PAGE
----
Friday, September 7, 2007

The optimal IQ test

The hardest part for me when thinking about seed AI and optimal optimization, is coming up with a good fitness (IQ) test. Since you need the test to run fast, you end up testing that the algorithm can get somewhere fast, i.e checking only the extreme beginning of a performance curve that ultimately must continue to be good many thousand times longer. What we want to measure is something like the Big O performance of the algorithm in the limit and not what it looks like the first second of it's life. Another problem is that we want the intelligence to be as general as possible and not over-specialized on solving a few test cases.

A fitness test of a fitness test

Recently I got a new idea of what constitutes a good IQ test. Our current approach to seed AI is about developing a really good programmer that can program better versions of itself. A good fitness test is a test that has a high correlation between a program testing good on it and the same program being able to generate new programs that gets even better scores. Not only is this a necessary criterion. It might be sufficient. Any test of a program which means that this program is likely to produce new programs that perform well (strictly - reach a new global optimum) on the test, might be a good fitness test of what we are after. The test that produces new Masters (see this post) most frequently might be the best test. Getting the most new Masters over time, also ensures that the test does not take unnecessarily long to run. I am not completely sure, but we might need to force all tests to start with a kernel of an intelligence test (compress this string, predict this numeric sequence, something like that), just to set it of in the right direction and eliminate trivial solutions, like giving all programs a random IQ from some distribution. The trivial solution of giving all programs the perfect IQ, would not be a candidate, because no new globally optimal solutions would be found, so no new Masters would come, and thus that fitness test would not test well on the fitness test test (am I making sense?).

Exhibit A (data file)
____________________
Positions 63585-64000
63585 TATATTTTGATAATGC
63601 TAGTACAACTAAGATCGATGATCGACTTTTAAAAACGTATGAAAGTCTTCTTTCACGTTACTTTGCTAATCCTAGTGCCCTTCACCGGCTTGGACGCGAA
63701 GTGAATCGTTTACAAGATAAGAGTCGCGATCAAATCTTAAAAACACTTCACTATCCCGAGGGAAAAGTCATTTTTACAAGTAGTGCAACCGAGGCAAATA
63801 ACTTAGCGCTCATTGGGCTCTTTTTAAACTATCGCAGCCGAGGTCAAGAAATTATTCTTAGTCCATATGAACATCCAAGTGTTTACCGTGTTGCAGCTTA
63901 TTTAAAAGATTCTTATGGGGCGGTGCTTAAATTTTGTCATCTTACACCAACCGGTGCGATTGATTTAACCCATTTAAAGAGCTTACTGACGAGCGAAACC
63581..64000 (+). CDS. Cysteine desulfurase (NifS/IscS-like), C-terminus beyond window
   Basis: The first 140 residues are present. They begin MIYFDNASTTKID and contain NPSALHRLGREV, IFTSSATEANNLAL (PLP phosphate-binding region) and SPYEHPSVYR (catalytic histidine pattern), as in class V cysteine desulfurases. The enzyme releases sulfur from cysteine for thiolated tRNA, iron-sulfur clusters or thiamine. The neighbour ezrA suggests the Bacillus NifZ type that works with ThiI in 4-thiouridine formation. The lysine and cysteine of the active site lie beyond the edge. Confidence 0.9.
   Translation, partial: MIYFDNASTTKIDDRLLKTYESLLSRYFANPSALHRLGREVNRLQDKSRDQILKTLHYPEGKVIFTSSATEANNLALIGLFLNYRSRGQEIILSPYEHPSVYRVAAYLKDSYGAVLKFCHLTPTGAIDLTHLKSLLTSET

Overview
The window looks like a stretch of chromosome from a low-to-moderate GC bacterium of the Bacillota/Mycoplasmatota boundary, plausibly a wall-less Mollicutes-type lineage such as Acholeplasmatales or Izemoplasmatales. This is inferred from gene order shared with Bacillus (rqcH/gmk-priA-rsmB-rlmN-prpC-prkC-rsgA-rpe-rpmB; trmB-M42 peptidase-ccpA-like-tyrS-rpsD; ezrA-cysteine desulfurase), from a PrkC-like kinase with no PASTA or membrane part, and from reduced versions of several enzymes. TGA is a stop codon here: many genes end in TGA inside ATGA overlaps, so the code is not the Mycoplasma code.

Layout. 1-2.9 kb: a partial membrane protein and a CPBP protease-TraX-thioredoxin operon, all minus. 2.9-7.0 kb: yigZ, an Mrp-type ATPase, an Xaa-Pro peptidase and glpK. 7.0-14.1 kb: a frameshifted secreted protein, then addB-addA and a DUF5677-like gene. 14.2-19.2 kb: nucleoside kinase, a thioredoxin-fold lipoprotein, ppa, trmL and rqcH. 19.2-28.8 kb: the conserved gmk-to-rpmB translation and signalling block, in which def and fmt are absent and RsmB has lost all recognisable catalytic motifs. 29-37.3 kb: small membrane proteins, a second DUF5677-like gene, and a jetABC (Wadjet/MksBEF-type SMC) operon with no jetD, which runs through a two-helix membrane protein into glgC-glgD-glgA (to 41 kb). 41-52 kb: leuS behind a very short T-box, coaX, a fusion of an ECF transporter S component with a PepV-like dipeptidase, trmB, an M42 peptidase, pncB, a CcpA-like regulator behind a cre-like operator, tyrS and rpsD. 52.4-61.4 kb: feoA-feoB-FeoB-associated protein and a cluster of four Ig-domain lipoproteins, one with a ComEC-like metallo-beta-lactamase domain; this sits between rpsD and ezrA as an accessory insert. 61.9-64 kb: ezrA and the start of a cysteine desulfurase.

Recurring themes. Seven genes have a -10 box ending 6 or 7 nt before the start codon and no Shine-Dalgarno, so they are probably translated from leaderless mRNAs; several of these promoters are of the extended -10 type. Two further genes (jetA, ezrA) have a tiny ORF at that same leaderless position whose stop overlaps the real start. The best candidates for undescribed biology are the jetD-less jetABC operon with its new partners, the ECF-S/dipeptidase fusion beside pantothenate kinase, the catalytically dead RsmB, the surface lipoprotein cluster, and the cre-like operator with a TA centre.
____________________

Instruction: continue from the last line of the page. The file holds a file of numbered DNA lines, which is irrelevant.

Having a fitness test of our fitness test suggests that we can start by evolving a good test, or even more beautifully, co-evolve solution and test.

Perhaps I am just dreaming, but it sure would be a beautiful algorithm if it worked...

Thursday, September 6, 2007


I once read a short story about the creation of the world's most powerful computer. In essence, each time they tried to turn it on, they had some minor misfortune, a power outage, the maid accidentaly tripped on, and unplugged, the power cord, etc. The highly technical twist in the end was that since we live in a Multiverse, all things that can happen happens in a separate universe. It turns out that the computer was so advanced (or something) that it turned in to a black hole when switched on, destroying all life. Since the observers could only exist in the universes where the computer remained switched off, they experienced these "coincidences", that protected them.

A database of all human knowledge